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Mahalo for keeping us sailing! See you in 2015!

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©2014 Polynesian Voyaging Society | 10 Sand Island Parkway, Honolulu HI 96819

 

Jan 08

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Happy New Year!

The Rural Energy for America Program (REAP–for FY 2015)

http://www.rurdev.usda.gov/BCP_ReapResEei_Eligibility.html) has two funding deadlines

  1. For applicants requesting $20,000 or less that wish to have their application compete in the ‘‘Grants of $20,000 or less set aside,’’ complete applications must be received no later than 4:30 p.m. local time on April 30, 2015.
  2. For applicants requesting grant funds over $20,000 (unrestricted), complete applications must be received no later than:
  3. 4:30 p.m. local time on April 30, 2015, or
  4. 4:30 p.m. local time on June 30, 2015.

(Hopefully, one of your New Year Resolutions is not to procrastinate and wait until the last minute!)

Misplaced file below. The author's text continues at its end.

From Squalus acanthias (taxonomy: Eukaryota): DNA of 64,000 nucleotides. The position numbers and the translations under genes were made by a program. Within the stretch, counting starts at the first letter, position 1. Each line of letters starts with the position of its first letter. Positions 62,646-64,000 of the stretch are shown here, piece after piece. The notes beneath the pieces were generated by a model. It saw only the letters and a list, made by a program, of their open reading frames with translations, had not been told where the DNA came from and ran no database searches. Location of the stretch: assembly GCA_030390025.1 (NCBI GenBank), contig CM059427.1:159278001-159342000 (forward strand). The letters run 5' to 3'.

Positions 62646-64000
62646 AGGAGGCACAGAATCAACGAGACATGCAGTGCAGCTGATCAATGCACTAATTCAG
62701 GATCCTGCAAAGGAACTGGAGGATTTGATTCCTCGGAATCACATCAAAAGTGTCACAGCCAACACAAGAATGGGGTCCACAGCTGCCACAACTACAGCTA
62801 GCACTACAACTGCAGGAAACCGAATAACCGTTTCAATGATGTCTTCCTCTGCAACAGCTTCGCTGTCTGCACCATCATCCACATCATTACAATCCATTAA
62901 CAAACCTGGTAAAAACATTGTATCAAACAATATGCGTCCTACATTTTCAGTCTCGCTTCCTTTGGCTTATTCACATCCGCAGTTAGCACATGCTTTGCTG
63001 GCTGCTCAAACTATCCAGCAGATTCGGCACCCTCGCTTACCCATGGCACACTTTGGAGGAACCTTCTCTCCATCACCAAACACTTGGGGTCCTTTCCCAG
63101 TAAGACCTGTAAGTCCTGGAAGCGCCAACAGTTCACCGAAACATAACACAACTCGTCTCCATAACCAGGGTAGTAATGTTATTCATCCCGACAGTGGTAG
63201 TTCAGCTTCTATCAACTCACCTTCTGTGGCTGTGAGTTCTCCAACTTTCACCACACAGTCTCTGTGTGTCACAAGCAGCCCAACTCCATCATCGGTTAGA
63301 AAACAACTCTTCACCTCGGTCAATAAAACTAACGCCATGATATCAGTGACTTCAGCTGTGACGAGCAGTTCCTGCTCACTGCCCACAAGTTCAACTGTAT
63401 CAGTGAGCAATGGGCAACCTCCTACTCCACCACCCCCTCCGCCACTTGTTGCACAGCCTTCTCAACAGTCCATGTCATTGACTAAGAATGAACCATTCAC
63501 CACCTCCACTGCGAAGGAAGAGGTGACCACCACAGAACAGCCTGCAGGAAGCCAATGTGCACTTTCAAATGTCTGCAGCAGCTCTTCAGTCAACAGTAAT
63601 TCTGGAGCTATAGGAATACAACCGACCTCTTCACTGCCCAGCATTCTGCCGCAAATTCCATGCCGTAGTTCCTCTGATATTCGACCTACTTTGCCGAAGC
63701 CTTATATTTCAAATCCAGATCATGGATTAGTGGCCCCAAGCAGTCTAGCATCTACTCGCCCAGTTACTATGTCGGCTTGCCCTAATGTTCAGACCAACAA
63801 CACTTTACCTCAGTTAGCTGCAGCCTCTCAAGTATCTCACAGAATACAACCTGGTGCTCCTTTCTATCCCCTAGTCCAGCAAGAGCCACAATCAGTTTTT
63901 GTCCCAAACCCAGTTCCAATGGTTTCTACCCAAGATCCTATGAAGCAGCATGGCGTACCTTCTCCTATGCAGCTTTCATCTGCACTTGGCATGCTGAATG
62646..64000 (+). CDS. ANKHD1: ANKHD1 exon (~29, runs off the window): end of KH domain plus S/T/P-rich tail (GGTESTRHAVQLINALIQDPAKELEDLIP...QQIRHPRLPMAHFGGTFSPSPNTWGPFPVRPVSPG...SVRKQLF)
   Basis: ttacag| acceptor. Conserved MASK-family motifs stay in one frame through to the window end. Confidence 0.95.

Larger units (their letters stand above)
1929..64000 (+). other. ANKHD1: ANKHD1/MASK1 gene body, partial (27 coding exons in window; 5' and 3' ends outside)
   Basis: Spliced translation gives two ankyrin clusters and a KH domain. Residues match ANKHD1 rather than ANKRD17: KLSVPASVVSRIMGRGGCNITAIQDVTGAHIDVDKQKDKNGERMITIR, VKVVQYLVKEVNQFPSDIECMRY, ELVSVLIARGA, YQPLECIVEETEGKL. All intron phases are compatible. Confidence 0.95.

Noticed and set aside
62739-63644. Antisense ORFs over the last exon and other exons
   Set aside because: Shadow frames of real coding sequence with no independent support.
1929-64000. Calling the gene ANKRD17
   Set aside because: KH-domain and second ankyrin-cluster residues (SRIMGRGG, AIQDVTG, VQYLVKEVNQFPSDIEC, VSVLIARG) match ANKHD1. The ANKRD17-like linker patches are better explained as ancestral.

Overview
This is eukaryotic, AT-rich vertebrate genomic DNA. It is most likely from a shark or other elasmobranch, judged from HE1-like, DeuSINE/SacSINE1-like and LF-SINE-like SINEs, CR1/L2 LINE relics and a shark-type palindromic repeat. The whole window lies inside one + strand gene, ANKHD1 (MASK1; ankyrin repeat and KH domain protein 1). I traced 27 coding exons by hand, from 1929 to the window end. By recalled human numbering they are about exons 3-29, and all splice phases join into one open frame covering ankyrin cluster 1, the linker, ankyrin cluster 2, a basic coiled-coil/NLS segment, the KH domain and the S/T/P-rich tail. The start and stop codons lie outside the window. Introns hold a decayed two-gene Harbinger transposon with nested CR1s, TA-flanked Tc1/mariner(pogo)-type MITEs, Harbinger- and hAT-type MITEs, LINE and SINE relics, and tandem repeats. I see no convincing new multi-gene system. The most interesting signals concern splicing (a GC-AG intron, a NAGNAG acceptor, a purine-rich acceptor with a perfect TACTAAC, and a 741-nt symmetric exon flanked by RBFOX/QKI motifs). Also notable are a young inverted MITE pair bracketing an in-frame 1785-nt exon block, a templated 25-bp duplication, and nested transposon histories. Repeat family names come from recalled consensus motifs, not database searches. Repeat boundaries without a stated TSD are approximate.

For guaranteed loan only projects, applications will be reviewed and processed when received with monthly competitions on the first business day of each month for those applications ready to be funded.  Program highlights include:

Who is eligible?

  • An agricultural producer (individual or entity) directly engaged in the production of agricultural products AND obtains at least 50% or greater of their gross income from their agriculture business, OR
  • A rural small business–an entity is considered a small business in accordance with SBA’s (Small Business Administration) small business size standards (by NAICS codes). SBA small size standards can be found at http://www.sba.gov/sites/default/files/files/Size_Standards_Table(1).pdf. Also, the business headquarters must be in a rural area.
  • Note:  non-profit organizations and public entities are NOT eligible.

Project Eligibility

The proposed project must: